The team has relied on different models of how matter behaves near the black hole to better understand this process. But they still don’t know exactly how jets larger than the galaxy itself are propelled from its central region, as small in size as the Solar System, or how matter falls into the black hole. With the new EHT image of the black hole, astronomers have for the first time glimpsed the boundary region of the black hole where this interaction occurs between matter that flows in and that which is expelled.
Observations explained by theories
The observations provide new information about the structure of the magnetic fields at the edge of the black hole. The team found that only theoretical models with strongly magnetized gas can explain what they are seeing on the event horizon.
Some of the material that does not fall into the black hole is carried away by the magnetic field, giving rise to the powerful jets that we observe for the first time in the active nuclei of galaxies like M87.
José Luis Gómez (IAA-CSIC)
“The observations suggest that the magnetic fields at the edge of the black hole are strong enough to retain the hot gas and help it resist the pull of gravity. Only the gas that slides through the field can spiral towards the event horizon ”, explains Jason Dexter, assistant professor at the University of Colorado at Boulder (USA) and coordinator of the EHT theory working group.
“Part of the surrounding material that does not fall into the black hole is dragged by the magnetic field giving rise to the powerful jets that we observe in the active nuclei of galaxies, such as M87, something that we had not been able to observe until now,” he says. Jose Luis Gomez, coordinator of the EHT mapping work group and leader of the EHT group at the Institute of Astrophysics of Andalusia (IAA-CSIC), which also includes researchers Rocco Lico, Guang-Yao Zhao, Antonio Fuentes, and Antxon Alberdi . “Multiple analysis techniques of the EHT data have been used to corroborate these results that allow us to restrict the physics that produce and feed these extreme objects,” adds Lico.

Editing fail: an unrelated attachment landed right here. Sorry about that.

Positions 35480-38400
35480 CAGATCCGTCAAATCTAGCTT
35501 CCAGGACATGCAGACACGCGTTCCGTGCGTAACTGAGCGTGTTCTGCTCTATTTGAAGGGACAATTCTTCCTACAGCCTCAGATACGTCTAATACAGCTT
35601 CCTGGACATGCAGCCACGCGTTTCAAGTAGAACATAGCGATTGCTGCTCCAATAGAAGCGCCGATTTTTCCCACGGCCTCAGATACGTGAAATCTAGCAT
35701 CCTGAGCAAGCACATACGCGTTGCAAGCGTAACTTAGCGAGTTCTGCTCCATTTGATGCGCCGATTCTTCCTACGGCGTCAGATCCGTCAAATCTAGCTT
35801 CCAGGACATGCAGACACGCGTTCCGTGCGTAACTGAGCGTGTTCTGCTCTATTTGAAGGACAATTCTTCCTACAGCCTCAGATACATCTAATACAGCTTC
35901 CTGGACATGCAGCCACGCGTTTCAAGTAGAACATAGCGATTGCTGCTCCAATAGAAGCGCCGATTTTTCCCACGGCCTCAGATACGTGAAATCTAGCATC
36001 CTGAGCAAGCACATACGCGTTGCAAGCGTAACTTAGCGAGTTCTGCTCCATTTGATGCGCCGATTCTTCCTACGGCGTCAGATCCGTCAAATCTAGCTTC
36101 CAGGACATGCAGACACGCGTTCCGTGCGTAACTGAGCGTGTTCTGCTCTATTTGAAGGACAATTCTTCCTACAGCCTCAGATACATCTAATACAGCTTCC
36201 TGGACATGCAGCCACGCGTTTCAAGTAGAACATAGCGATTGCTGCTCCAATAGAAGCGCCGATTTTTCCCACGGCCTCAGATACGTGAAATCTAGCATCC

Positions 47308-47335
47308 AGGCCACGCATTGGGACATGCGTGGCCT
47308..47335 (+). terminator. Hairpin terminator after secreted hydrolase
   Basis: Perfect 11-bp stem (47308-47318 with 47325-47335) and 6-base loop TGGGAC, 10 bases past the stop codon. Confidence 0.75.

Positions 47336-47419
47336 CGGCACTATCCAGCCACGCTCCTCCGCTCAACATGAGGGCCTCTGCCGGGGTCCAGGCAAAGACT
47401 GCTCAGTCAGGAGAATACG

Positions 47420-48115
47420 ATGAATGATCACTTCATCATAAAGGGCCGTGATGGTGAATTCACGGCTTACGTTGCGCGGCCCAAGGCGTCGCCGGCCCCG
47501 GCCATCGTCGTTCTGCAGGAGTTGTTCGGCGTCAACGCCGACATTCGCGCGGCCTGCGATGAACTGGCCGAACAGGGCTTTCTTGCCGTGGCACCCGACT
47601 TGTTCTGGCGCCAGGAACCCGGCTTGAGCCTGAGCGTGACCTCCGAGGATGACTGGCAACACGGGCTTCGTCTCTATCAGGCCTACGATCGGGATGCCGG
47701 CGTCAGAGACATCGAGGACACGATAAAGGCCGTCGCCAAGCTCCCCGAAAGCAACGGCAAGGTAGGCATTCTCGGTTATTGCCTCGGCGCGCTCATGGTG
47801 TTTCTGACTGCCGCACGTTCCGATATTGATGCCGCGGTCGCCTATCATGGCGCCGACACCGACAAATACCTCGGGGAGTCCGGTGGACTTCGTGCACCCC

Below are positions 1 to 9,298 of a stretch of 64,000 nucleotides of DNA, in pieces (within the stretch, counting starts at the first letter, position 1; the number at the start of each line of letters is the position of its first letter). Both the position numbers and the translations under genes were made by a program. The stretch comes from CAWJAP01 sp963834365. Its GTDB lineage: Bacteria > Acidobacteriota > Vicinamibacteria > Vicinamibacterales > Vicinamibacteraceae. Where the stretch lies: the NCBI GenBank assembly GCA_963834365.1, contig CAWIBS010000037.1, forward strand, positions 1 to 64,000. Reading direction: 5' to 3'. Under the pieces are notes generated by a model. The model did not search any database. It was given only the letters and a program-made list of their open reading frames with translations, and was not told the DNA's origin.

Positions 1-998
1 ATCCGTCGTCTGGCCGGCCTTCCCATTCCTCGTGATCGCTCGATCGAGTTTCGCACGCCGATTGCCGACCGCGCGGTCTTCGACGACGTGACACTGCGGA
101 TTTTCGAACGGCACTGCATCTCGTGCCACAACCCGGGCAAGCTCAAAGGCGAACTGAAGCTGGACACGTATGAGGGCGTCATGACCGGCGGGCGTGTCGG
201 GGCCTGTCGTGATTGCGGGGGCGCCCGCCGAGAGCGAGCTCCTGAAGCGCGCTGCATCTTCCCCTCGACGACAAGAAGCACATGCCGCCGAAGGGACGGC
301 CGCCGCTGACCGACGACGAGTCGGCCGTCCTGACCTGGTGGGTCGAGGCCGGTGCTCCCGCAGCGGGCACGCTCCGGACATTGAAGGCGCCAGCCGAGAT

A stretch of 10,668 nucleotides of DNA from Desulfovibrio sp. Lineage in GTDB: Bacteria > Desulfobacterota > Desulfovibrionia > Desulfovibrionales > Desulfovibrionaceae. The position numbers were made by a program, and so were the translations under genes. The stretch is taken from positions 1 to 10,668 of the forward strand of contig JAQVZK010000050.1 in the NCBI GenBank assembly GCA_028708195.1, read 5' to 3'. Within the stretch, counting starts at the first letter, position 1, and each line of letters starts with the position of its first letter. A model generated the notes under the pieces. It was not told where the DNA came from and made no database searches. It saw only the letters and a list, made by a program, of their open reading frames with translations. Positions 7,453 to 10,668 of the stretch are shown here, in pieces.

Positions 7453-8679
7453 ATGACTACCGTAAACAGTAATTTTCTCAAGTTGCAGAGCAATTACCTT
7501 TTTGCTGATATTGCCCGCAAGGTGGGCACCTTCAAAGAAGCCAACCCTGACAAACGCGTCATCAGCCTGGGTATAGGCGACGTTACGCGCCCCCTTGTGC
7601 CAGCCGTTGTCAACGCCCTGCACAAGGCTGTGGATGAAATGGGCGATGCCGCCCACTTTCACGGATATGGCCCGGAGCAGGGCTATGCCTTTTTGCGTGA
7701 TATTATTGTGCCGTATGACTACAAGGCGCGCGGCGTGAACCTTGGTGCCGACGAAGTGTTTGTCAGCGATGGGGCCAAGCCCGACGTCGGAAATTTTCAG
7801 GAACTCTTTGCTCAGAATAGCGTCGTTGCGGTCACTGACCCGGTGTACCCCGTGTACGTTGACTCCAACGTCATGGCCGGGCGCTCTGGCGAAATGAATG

Union of 8 telescopes and 300 researchers
To observe the heart of the M87 galaxy, the collaboration linked eight telescopes from around the world, including the IRAM radio telescope of 30 meters in Pico Veleta (Sierra Nevada), to create a virtual telescope the size of the Earth, the EHT. The impressive resolution obtained with the EHT is equivalent to that required to measure the length of a credit card on the surface of the Moon.
The impressive resolution obtained with the EHT is equivalent to that required to measure the length of a credit card on the surface of the Moon.
This allowed the team to directly observe the black hole’s shadow and the ring of light around it, with the new polarized light image clearly showing that the ring is magnetized. The results are published today in two separate articles in The Astrophysical Journal Letters signed by the EHT collaboration. The research involved more than three hundred researchers from multiple organizations and universities around the world.
“The EHT is moving fast, with technological updates being made in the various telescopes that make up the EHT, including the addition of new observatories. We hope that future EHT observations will more accurately reveal the structure of the magnetic field around the black hole and tell us more about the physics of hot gas in this region, “he concludes Jongho Park, a member of the EHT collaboration and a researcher at Academia Sinica (Taipei Institute of Astronomy and Astrophysics, Taiwan).
Location of the participating telescopes of the Event Horizon Telescope (EHT) and the Global mm-VLBI Array (GMVA). / ESO / O. Furtak
First M87 Event Horizon Telescope Results. VII: Polarization of the Ring / VIII: Magnetic Field Structure near The Event Horizon / Goddi, Martí-Vidal, Messias, and the EHT Collaboration: Polarimetric properties of Event Horizon Telescope targets from ALMA. ApJL, 2021.
Rights: Creative Commons.